Test event returns thanks to aftermarket support
Jeff Hemmel, Contributing Writer
April 30, 2012
Filed under Features
SBT, Watercraft Superstore revive testing format in Tampa
With consumer publications all but gone in the PWC industry, dedicated magazine events that attempt to give the consumer actual testing and evaluation info have become a thing of the past.
It’s a situation that at least one group of industry players would like to see change. SBT founder Greg Pickren and Watercraft Superstore head John Salvatore recently spearheaded an effort to revitalize the testing format, inviting Kawasaki, Sea-Doo and Yamaha to bring their newest models to a day-long testing event. The result, dubbed the first annual Skyway Ski Show, recently took place in the shadow of that iconic Florida bridge on the waters of Tampa Bay.
Though far smaller in scope, in many ways the event followed the lead of Watercraft World magazine’s long-running Dream Demo. Each of the three craft — Kawasaki’s Ultra LX, Sea-Doo’s RXP-X 260 and Yamaha’s FX Cruiser SHO — was ridden and evaluated by a team of test riders, all of whom brought a mix of riding styles, experience and needs to the event.
Included in the mix were two celebrities: 1980 Miracle on Ice Olympic gold-medal-winning hockey goalie Jim Craig and Playboy Miss October 2011 Amanda Cerny. Craig is an avid PWC and jet boat enthusiast, while Cerny is the current SBT calendar girl. Additional panelists included a mix of active
PWC enthusiasts, including PWCToday moderator Stephanie Mosny, Jet Trendz owner Brett Wiley and JetSkiJunkies.com creator Kev Hemingway.
“After Dream Demo went away with the demise of Watercraft World magazine, a lot of us in the industry thought there would never be another time when skis from each of the manufacturers would be brought together for a selection committee to evaluate, and ultimately choose a favorite,” explained Salvatore, who orchestrated much of the event. “We see a need for this type of testing in the industry, and we’re hoping to grow this event to the point where we can test multiple craft from each manufacturer’s line.”
The two companies appear to have at least Kawasaki and Sea-Doo’s support. Both manufacturers provided craft, as well as support staff, and indicated they will be back next year. Yamaha was the lone manufacturer to not actively participate. Cycle Springs, a local multi-line dealer, provided the Yamaha FX.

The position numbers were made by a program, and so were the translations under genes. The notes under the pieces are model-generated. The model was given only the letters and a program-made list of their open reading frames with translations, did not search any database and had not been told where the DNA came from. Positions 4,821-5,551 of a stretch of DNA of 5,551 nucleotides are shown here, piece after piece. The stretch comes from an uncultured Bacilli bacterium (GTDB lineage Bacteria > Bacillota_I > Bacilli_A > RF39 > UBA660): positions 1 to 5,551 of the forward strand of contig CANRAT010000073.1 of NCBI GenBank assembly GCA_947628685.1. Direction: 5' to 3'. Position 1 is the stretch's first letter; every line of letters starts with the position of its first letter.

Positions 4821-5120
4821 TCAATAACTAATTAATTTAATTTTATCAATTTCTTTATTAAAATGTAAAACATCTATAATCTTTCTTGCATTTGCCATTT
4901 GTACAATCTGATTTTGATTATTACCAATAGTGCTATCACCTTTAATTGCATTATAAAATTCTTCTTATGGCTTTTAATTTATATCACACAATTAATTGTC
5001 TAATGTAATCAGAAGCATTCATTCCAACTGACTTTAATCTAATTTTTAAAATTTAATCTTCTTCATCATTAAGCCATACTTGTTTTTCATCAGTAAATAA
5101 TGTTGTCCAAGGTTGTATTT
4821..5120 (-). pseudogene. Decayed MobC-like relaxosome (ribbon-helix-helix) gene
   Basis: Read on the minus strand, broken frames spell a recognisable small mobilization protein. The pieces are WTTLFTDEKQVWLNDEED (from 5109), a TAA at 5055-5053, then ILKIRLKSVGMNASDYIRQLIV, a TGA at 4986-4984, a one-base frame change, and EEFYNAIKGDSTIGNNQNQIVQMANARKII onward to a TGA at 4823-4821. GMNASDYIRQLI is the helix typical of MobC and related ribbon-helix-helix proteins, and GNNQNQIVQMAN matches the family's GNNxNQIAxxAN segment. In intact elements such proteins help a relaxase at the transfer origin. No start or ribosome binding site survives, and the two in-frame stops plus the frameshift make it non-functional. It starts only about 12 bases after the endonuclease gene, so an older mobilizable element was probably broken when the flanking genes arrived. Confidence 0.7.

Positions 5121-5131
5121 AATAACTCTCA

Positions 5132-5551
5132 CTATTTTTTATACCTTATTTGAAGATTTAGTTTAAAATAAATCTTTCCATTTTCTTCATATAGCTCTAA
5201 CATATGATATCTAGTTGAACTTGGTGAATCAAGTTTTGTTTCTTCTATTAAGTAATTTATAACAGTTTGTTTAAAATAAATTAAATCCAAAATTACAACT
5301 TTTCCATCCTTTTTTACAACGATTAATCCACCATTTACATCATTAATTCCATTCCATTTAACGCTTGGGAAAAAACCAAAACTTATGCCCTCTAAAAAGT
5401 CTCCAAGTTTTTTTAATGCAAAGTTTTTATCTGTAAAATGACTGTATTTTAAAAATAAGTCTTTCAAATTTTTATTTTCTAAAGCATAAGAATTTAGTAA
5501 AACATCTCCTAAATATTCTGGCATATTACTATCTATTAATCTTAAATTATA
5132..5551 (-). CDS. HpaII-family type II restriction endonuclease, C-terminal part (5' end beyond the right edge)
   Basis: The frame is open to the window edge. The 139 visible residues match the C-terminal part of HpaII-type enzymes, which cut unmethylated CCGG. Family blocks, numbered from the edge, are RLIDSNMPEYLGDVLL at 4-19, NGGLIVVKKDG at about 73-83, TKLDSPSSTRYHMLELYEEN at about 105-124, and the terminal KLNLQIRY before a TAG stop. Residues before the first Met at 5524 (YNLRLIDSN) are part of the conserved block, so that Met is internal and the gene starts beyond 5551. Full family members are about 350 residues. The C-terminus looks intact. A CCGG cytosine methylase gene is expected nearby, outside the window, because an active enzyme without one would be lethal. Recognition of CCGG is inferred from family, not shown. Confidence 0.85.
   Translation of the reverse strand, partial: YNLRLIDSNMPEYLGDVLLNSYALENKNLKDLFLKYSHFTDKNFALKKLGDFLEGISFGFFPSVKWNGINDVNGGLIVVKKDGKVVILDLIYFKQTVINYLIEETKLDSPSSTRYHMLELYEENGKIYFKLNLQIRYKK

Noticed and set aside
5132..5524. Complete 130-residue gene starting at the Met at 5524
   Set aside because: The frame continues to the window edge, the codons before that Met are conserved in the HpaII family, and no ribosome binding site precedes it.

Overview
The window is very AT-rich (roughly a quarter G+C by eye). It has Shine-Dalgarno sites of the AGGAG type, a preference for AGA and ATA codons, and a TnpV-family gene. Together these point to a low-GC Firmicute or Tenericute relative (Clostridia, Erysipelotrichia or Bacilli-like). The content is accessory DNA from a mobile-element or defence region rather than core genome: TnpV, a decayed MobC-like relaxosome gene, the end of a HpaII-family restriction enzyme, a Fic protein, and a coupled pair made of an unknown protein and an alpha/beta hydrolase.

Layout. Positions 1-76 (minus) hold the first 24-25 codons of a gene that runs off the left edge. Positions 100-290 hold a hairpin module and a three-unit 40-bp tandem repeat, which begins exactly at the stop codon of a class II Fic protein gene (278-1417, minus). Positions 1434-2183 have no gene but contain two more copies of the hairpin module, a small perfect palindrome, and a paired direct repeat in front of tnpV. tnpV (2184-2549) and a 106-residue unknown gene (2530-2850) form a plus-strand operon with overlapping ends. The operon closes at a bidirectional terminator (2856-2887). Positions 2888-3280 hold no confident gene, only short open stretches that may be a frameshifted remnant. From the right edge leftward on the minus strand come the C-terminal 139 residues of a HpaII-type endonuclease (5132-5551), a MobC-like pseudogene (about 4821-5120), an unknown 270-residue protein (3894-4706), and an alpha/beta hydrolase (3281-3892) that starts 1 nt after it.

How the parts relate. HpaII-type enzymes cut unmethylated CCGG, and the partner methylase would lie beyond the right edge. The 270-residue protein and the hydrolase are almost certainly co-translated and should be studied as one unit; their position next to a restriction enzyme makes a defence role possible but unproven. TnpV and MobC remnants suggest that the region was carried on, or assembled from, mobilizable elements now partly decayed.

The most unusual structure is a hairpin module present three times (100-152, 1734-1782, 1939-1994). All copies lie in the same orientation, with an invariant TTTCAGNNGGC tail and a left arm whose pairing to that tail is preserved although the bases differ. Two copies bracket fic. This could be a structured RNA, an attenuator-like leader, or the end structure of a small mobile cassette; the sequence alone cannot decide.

While in-depth craft evaluations will be the result of the project, it wasn’t a head-to-head contest between the participants. Each boat occupied a different class, and was invited because it is the newest offering each manufacturer offered in its line. According to Salvatore, the Ski of the Year will reflect the craft that best showcases the longstanding criteria of innovation, consumer appeal and market impact, as well as other hallmarks like appearance, value, quickness, speed and handling.
Will the return of such testing benefit the consumer? Event test rider Hemingway says yes, primarily because the opinions are coming from enthusiasts.
“We revere the opinions of our rock-star pro riders, but it is equally important to embrace the recreational rider’s perspective,” Hemingway said. “As we know, not all skis are built equally, and some perform stronger in race platforms versus rec riding and vice versa. The great part of having an evaluation by mainstream riders is you get an idea of what works in the conditions you normally ride in. You get an understanding of whether the steering is mounted too high or low, if the reverse is on the wrong side, the comfort of the ride, fuel economy, storage, features, the size of the machines and overall muscle.
“Having an actual enthusiast with time and experience not only in the industry, but in most riding conditions, can really get you thinking about each machine and how they will be in the big picture of the everyday rider.”
In turn, that information should help the dealer by allowing a more informed consumer to come through the door.
“It helps, as far as looking at them side by side and seeing what some of the feedback is on the different models,” said Tom Baden, on the sales staff at M&M Motorsports in Kalamazoo, Mich. “It eliminates some of the questions a customer may have on the different models, shows how they compare and stack up against each other.
“I’d like to see the shootouts come back. I know they do it on the motorcycle side quite a bit. They serve as kind of a guideline to help people out.”
Andy Nelson, general manager at Havasu Powersports in Lake Havasu, Ariz., agrees.
“Consumers really do a lot of research on a product before they buy. I find it helps my consumer on their side, which in turn helps me. They’re more educated; they have a better idea of what product they’re looking for; they have some research material they can get their hands on.
“It also helps me from a dealership perspective. A lot of times we’re busy and don’t get an opportunity to get out and ride them. It’s nice to have another opinion from an unbiased third-party until we’re able to get out there and ride them ourselves.”